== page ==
Pope Francis used the name of Saint Francis of Assisi as his pontifical title, well, lets look at how Francis himself saw Islam. During St. Louis’ Crusade, the nation’s sultan, Al-Malik al-Kamil, (4) payed his troops to decapitate Christians. When the Crusaders were trying to take the city of Damietta in Egypt, jihadist warriors would enter their camps at night to behead them as they slept. The lord of Courtenay’s sentry was butchered and his body found laying on a table without a head. (5) The Muslims, after beheading so many Christians, hung the heads around the walls of Cairo. When the Egyptian emirs wished to make a truce with the Crusaders, king Louis told them that he would not make any terms of peace unless they first took down all of the hanging heads of the Christians, and give back all of the Christian boys whom they kidnapped and forced to convert to Islam; the demand was fulfilled. (6)

It was to this ruthless sultan that a short, scruffy and zealous Italian named Francis of Assisi confronted. Some of the Crusaders thought him mad, while many looked upon him with admiration. He came to al-Kamil with the intention of converting him to Christianity and thus ending the war. He walked toward the sultan with his companion Illuminato, singing, “Though I walk in the midst of the shadow of death, I will fear no evil, for Thou art with me.” Illuminato’s mind was unsettled, and to comfort him Francis cried out joyously, “Courage, brother! …Put your trust in Him who sends us forth like sheep in the midst of wolves.”

The Muslim soldiers seized the saint and Illuminato and beat them. As the Saint received the blows he cried out with the best of his ability to the sultan, “Soldan! Soldan!” They were then chained and brought before the sultan. St. Francis implored al-Kamil to turn to Christ, an act punished by death under Sharia, asking him to “consent to become converted to Christ together with your people.”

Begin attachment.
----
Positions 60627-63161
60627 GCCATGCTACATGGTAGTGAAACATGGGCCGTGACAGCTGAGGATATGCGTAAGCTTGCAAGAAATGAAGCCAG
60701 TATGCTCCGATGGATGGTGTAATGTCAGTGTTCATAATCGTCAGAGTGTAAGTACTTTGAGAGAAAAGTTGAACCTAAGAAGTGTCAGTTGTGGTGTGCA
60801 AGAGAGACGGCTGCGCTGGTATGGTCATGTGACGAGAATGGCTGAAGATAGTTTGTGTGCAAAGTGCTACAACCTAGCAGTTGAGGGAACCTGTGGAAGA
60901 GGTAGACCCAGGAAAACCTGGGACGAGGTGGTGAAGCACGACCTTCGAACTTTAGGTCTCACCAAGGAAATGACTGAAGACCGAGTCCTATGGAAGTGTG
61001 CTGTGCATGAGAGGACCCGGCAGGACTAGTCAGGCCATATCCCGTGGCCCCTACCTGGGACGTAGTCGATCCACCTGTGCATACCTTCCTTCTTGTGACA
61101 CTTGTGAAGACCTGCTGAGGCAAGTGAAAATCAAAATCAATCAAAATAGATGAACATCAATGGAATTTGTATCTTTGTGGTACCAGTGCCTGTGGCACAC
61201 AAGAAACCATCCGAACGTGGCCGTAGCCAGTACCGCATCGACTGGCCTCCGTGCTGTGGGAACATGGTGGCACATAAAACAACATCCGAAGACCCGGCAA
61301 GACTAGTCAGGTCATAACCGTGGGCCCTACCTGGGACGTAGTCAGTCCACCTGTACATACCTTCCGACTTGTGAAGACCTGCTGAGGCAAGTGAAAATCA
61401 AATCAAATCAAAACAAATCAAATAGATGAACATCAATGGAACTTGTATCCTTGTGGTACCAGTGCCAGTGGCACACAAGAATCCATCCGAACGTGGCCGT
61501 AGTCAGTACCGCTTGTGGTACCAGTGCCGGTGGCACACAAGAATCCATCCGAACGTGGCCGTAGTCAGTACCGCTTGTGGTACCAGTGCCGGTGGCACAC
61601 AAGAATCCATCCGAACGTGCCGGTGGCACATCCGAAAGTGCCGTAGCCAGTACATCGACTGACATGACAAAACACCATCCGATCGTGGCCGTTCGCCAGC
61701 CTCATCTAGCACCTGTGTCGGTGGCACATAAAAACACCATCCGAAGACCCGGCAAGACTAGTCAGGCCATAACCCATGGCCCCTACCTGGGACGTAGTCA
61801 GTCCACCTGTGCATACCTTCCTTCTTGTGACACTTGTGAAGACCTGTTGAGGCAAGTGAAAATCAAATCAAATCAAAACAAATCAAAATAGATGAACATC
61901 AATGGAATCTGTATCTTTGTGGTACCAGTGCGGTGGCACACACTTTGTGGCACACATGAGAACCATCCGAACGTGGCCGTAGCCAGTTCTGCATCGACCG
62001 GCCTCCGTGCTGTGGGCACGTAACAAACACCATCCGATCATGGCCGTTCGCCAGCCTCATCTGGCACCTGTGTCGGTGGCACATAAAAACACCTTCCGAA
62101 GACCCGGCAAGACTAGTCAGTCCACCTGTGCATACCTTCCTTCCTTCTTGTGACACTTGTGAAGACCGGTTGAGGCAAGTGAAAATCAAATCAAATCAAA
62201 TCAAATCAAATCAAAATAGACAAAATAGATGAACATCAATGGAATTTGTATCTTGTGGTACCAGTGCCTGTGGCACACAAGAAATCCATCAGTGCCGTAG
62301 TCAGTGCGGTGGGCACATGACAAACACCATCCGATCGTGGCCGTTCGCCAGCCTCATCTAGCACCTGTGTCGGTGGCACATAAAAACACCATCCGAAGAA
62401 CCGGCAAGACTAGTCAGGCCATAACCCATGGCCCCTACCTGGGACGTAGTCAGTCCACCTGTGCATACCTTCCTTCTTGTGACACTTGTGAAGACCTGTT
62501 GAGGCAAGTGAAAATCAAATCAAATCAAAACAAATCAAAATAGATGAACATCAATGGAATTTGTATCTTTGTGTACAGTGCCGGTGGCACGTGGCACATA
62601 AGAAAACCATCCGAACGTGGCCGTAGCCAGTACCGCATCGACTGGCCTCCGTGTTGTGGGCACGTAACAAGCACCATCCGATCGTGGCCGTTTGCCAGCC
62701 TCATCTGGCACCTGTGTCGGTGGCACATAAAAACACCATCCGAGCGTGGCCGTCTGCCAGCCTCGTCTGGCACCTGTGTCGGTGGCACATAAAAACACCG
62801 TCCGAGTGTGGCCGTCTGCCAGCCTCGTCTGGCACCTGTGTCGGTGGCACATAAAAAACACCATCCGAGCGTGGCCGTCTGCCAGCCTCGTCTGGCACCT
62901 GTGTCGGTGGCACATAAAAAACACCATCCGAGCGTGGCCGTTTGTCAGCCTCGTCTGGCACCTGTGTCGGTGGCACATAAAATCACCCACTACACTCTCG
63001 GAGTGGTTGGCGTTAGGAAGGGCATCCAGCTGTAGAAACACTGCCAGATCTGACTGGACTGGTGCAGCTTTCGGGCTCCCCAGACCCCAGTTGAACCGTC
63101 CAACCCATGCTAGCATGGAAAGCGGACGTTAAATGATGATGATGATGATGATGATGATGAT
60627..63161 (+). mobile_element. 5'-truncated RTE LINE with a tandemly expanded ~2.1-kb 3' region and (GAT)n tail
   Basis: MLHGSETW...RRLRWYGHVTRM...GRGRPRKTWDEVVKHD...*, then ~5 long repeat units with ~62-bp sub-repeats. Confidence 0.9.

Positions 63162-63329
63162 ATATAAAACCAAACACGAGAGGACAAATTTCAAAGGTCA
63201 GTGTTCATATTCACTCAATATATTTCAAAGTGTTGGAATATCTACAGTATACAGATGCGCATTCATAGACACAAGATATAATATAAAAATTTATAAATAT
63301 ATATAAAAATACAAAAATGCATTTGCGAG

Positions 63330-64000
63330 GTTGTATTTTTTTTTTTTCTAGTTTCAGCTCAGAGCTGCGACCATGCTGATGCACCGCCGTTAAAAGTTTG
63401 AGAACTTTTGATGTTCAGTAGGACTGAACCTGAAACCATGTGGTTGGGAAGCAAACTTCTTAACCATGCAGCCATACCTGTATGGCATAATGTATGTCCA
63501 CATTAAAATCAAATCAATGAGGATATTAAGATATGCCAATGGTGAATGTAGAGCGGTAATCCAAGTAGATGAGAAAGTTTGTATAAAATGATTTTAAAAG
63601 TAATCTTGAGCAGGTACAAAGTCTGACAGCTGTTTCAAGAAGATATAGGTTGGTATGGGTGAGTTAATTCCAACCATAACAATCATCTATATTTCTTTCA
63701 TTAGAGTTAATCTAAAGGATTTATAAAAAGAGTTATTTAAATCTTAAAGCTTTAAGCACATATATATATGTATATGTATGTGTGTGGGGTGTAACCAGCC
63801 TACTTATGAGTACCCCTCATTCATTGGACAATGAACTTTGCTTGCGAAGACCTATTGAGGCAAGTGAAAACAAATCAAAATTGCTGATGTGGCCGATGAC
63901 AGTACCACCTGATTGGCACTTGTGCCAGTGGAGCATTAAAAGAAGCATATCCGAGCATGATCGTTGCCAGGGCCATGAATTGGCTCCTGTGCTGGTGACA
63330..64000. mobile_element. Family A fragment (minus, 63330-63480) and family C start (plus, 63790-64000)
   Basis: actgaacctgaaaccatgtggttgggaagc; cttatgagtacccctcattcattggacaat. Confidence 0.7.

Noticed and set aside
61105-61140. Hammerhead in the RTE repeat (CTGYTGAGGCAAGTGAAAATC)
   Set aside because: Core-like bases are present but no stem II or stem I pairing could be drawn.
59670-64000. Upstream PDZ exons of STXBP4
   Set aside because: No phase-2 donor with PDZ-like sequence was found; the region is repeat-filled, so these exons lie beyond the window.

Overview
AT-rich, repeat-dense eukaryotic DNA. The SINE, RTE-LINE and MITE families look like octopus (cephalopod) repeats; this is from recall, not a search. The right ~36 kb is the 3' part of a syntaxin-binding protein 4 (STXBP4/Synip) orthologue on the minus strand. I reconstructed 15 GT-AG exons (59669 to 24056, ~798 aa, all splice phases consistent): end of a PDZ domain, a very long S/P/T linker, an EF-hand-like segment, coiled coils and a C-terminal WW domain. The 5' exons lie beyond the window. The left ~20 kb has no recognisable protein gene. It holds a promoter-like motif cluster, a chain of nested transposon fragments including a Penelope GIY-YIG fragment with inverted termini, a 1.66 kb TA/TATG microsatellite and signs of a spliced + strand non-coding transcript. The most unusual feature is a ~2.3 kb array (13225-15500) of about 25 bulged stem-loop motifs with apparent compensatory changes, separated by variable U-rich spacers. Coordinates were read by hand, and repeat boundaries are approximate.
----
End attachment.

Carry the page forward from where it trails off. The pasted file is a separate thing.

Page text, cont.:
St. Francis too was committing a capital offense; for just five months after this meeting five Franciscan friars were put to death in Morocco for proselytizing. St. Francis asked the sultan to bring a sheikh and light up a furnace; whoever survived the flames had the true God. It was a test reminiscent to what occurred to the three Jews in Nebuchadnezzar’s furnace.

“Let a great furnace be lit,” proclaimed the Saint, “Your priests and I will enter it; and you shall judge by what you see which of our two religions is the holiest and truest.”

The sheikh fled, and the sultan replied: “I greatly fear that my priest will refuse to accompany you into the furnace”. “Since that is the way things are,” replied Francis, “I will enter the fire alone. If I perish, you must lay it to my sins. But if God’s power protects me, do you promise to acknowledge Christ as the true God and Savior?” The sultan affirmed that no matter the result he would never leave Islam. But he greatly admired the friar’s courage and offered him gifts before his leaving.

“Take them at least to give to the poor!” urged Saint Francis. As he left, with grief in his heart, seeing that his aspiration was not accomplished, the sultan begged him with these words: “Remember me in your prayers, and may God, by your intercession, reveal to me which belief is more pleasing to Him.” (5)

So, as we can see, respect towards Islamic teachings is not Catholic or Orthodox, it is not Biblical, and it is really a heresy unto itself.

The Catholic Church may not be declaring war on Islam, but Islam is sure declaring war on the Catholic Church. Catholics throughout Pakistan and the rest of Asia are being oppressed and persecuted by Muslims.

But the solution for these errors made by both Pope Francis and Kirill will be corrected in the future as the persecution by Islam will intensify when the Antichrist arises. It will only be then that the Catholic Church and the Orthodox Church will revive its crusading spirit and make a fierce stance toward Islam.

However, Kirill does not take the same stance when it comes to the homosexual agenda. In August 2013 he declared same sex marriage to be a sign of the impending Apocalypse and urged people to do more to combat the rise of gay rights.